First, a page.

Fungal Endophthalmitis: Another Risk Associated With Intravenous Drug Use
By Richard R. Watkins, MD, MS, FACP, FIDSA
Associate Professor of Internal Medicine, Northeast Ohio Medical University; Division of Infectious Diseases, Cleveland Clinic Akron General, Akron, OH
Dr. Watkins reports that he has received research support from Allergan.
SYNOPSIS: A retrospective cohort study found that endogenous fungal endophthalmitis is associated with intravenous drug use and frequently results in poor visual outcomes despite appropriate surgical and antifungal therapy.
SOURCE: Tirpack AR, Duker JS, Baumal CR. An outbreak of endogenous fungal endophthalmitis among intravenous drug abusers in New England. JAMA Ophthalmol 2017;135:534-540.
Intravenous drug users (IVDUs) have an increased risk for a number of serious infectious disease complications, including infective endocarditis, osteomyelitis, HIV, and HCV. Less frequently, IVDUs can develop endogenous fungal endophthalmitis (EFE) through transient fungemia with dissemination to the eye. Tirpack and colleagues noticed an increase in cases of EFE at their institution (New England Eye Center, Boston) in IVDUs and sought to determine patient characteristics, management, and outcomes currently associated with EFE.
The study was retrospective and included IVDUs who had fundus findings characteristic of EFE, along with positive fungal ocular and/or blood cultures. Patients with exogenous endophthalmitis, such as post-surgical or from trauma, were excluded. The presenting visual acuity (VA) was assessed and the main outcome measured was the final best-corrected VA. All patients with EFE who presented to the investigators’ institution between May 2014 and May 2016 were screened for inclusion in the study.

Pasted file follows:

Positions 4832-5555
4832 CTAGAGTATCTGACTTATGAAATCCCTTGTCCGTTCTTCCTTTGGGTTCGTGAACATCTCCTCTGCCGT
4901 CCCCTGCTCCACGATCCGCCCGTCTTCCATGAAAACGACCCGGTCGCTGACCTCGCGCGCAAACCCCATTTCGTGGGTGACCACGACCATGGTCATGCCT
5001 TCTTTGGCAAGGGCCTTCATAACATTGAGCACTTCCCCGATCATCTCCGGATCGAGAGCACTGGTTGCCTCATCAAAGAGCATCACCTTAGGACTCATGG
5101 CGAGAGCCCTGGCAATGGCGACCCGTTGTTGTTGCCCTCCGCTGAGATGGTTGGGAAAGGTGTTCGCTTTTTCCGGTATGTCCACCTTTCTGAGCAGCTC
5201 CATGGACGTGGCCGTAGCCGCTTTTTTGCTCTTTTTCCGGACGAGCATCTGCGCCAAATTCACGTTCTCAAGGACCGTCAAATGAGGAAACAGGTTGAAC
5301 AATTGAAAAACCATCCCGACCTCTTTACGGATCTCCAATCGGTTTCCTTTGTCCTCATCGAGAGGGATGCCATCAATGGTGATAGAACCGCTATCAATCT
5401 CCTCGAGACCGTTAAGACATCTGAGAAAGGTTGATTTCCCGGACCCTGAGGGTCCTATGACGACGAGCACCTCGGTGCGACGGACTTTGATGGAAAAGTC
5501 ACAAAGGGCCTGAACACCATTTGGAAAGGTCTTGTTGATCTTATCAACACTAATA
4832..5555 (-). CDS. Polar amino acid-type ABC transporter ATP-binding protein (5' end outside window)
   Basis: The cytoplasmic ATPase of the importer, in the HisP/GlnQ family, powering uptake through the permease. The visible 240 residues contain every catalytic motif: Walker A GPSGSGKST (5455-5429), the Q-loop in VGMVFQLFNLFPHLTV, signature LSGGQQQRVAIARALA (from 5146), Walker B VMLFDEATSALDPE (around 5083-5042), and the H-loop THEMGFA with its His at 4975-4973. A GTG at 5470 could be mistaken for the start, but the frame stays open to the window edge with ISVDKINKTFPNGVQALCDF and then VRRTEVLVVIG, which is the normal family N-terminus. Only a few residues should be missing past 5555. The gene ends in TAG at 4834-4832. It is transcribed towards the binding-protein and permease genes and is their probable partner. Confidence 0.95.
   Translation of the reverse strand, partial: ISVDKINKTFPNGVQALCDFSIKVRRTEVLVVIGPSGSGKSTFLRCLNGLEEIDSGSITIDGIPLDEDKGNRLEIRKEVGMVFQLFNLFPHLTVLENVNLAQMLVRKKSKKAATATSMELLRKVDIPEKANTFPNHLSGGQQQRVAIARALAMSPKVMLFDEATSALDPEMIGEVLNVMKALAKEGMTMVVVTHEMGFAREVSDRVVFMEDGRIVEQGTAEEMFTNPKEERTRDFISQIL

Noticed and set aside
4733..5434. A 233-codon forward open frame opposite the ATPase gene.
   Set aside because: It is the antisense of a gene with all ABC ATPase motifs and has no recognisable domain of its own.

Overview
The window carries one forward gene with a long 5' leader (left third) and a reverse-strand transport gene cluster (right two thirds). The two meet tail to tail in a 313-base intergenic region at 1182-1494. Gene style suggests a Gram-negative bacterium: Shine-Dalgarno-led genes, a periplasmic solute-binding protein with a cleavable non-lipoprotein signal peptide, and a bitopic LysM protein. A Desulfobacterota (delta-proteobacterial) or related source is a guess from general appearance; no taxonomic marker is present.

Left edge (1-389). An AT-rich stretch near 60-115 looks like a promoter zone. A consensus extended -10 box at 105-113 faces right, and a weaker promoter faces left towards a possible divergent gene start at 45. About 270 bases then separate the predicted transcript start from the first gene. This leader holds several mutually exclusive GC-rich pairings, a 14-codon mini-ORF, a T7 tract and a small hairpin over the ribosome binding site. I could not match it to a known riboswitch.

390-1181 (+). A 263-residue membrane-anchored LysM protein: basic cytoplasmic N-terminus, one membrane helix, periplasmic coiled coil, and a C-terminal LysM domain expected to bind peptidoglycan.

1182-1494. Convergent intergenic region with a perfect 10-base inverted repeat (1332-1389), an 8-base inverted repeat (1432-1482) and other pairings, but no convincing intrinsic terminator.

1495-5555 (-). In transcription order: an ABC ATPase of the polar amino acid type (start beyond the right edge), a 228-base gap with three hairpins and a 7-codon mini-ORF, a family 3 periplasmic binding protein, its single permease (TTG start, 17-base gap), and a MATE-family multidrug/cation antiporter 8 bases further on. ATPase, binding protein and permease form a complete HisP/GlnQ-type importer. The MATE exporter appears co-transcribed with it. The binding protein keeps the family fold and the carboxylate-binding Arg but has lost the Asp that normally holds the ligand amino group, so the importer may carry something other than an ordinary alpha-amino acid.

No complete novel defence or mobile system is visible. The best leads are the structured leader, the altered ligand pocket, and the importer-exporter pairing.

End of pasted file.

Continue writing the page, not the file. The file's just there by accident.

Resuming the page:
Ten patients were included in the study, all of whom had unilateral eye involvement. Their mean age was 34 years (range, 24-60 years), and five patients were female. Nine patients lacked systemic signs or symptoms of infection, and one reported fevers and chills. The most common presenting symptom was that of floaters in the eye (n = 8), followed by reduced vision (n = 6), eye pain (n = 5), and photophobia (n = 3). The presenting VA ranged from 20/25 to detection of hand motions only. Dilated fundus examinations showed vitreous inflammation in all the eyes, with four having the classically described “string of pearls” formation. Nine of the patients were admitted to the hospital (one refused admission) and underwent intravitreal aspiration for cultures, followed by injection of an antifungal agent, with seven receiving voriconazole and two receiving amphotericin B. All patients received systemic antifungal therapy as well, with eight prescribed intravenous voriconazole and one prescribed oral voriconazole and oral fluconazole. The reason for the oral therapy was not provided. All patients were discharged home with oral antifungal therapy for a mean duration of 55 days (range, 35-76 days). Despite this, five patients developed worsening vitreitis and/or VA and required pars plana vitrectomy (PPV). The mean time to PPV was 18 days (range, 7 to 45 days). Cultures, including vitreous fluid and blood, were positive in only four cases and included Candida albicans (n = 2), Candida tropicalis (n = 1), and Candida dubliniensis (n = 1). The final VA ranged from 20/40 to 20/300, with 20/70 as the median final VA in the five patients who underwent PPV and 20/300 in those who did not have the procedure. All of the patients were eventually non-adherent to follow-up.